Special Job-sharing regulation - a Promoter of Flexible Working?

Author:Agne Kalson

The need for additional flexibility and the search for ‘tailor-made’ employment relationships have given rise to new forms of employment all over Europe. Discussions on national level are held about whether and how to integrate emerging new forms of employment into national labour law. Some European Union countries where the new forms of employment have emerged in a larger extent or been evident... (see full summary)

Agne Kalson
Doctoral student
University of Tartu
Special Job-sharing
Regulation – a Promoter
of Flexible Working?
1. Introduction
Economic-demographic changes taking place in the European Union (EU) present a challenge to standard
full-time employment. With regard to contemporary employment relationships, standard full-time employ-
ment may not be enough to meet everybody’s needs in the labour market. Various needs have led to diverse
new ways to organise work, including working time, and these represent a growing trend in the EU. Since
2000, the European Foundation for the Improvement of Living and Working Conditions (Eurofound) has
detected nine new forms of employment in the EU.*1 Job-sharing is one of the new forms of work listed in
the Eurofound report.
Job-sharing (working in pairs or work that involves ‘twinning’) was introduced rst in the United States
of America (USA) in the ’60s and was characterised mainly through exibility in the organisation of work-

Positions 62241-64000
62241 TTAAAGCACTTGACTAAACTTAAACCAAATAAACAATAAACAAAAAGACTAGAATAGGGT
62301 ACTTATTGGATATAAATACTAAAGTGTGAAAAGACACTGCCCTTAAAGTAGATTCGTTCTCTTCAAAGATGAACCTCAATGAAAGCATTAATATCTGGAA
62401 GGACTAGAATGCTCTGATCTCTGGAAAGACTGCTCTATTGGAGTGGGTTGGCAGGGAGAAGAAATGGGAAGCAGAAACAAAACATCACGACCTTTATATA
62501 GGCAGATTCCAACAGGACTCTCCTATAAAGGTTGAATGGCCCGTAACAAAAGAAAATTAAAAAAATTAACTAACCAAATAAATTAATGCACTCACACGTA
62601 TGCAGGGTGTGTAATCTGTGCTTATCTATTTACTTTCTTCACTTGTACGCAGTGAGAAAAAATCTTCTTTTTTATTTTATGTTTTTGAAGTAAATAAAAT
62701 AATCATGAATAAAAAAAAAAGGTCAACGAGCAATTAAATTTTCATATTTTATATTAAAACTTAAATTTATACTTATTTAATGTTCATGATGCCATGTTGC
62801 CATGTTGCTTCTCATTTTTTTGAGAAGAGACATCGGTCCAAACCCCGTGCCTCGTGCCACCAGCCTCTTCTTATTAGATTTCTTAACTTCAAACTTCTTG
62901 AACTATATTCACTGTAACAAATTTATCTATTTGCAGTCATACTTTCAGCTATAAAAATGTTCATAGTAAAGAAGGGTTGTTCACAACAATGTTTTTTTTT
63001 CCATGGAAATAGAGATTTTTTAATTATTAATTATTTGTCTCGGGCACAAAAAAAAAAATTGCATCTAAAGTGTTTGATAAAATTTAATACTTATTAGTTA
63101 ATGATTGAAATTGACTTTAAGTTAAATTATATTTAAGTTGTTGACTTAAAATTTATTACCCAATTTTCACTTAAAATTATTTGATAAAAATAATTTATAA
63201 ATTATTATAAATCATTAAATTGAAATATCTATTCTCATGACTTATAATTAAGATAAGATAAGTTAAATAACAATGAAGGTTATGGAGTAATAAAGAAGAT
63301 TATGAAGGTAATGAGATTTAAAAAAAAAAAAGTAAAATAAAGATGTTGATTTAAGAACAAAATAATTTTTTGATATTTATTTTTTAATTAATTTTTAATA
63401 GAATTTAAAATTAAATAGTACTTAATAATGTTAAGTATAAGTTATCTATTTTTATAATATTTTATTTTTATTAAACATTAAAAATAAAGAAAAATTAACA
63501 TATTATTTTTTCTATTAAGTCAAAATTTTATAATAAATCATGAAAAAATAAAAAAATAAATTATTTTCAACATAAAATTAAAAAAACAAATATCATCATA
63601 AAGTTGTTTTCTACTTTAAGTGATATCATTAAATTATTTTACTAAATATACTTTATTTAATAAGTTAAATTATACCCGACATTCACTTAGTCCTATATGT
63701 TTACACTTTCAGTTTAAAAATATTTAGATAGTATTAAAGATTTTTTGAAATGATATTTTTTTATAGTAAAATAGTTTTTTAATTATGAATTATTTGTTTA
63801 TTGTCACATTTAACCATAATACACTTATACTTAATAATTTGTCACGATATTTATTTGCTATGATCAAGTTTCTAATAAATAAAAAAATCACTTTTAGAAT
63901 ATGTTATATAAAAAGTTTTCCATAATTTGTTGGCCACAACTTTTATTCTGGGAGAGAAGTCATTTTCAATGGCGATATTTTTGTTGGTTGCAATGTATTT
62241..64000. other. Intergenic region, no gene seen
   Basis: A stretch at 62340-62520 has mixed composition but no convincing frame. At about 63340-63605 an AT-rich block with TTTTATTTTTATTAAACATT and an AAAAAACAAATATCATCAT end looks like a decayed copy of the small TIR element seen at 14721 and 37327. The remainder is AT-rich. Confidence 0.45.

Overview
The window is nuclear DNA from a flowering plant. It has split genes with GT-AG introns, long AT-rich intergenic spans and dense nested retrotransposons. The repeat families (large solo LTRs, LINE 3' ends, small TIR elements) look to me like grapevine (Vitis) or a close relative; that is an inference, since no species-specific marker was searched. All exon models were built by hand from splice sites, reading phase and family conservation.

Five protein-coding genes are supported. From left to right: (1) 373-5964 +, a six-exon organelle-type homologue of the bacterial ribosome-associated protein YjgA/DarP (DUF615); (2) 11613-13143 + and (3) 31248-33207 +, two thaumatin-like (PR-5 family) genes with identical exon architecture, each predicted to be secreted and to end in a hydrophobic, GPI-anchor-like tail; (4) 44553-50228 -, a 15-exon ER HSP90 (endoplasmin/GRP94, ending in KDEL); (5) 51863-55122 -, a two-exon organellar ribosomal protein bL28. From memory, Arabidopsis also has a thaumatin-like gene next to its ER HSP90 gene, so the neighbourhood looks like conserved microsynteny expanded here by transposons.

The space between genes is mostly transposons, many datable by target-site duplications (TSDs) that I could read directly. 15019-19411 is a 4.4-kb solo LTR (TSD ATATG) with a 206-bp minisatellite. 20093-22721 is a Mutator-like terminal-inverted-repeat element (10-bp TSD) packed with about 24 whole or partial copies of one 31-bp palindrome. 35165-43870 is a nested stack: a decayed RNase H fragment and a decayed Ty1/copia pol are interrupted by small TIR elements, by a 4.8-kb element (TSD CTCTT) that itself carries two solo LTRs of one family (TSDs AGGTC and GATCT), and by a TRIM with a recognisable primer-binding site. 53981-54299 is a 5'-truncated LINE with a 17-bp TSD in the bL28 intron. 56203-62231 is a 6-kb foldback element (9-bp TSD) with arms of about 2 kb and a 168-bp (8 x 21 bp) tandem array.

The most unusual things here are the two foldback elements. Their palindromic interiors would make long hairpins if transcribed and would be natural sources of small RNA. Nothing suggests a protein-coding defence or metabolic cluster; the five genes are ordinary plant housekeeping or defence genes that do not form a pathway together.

ing time, with ‘two people sharing the same employment relationship corresponding to one full-time job’.*2
Teaching and nursing were among the rst professional positions to be shared thus, lled largely by women
wishing to combine a career and family life.*3
Bene ts o ered by job-sharing caused this alternative employment form to spread from the USA to
Europe. In Europe, the concept of job-sharing was introduced initially during reces sionary times in the
1980s and the early 1990s. In those times, Europe faced a tremendous increase in unemployment rates. As
a remedy, work-sharing was proposed by the Organisation for Economic Co-operation and Development
(OECD) Europe. The forms of work-sharing used thus far have been job-sharing ( lling a single work post
with more than one person) and ‘trading hours for jobs’ (reducing working time for workers under contract,
to create jobs).*4
Nowadays, job-sharing is distinguished from work-sharing in that the latter is a more generic concept
applied for any steps taken to redistribute work in order to reduce unemployment*5 and usually refers to an
Eurofound. New forms of employment, pp. . Available at https://www.eurofound.europa.eu/sites/default/ les/ef_pub-
lication/ eld_ef_document/efen.pdf (most recently accessed on ..).
S. Isola. Il contratto di job sharing [‘The job-sharing contract’], p. . Available at http://www.tosc.cgil.it/ftp/centrodocu-
mentazione/ les/tesi_isola.pdf (most recently accessed on ..) (in Italian).
K. Marshall. Job sharing, p. . Available at http://ivt.crepuq.qc.ca/popactive/documentation_A//
pearsa.pdf (most recently accessed on ..).
T. Miyakoshi. The e cacy of job-sharing policy. – Applied Economics Letters () / , pp. . – DOI: http://
J.G. Pesek, C. McGee. An analysis of job sharing, full-time and part-time work arrangements: One hospital’s experience. –
American Business Review () / , pp. .

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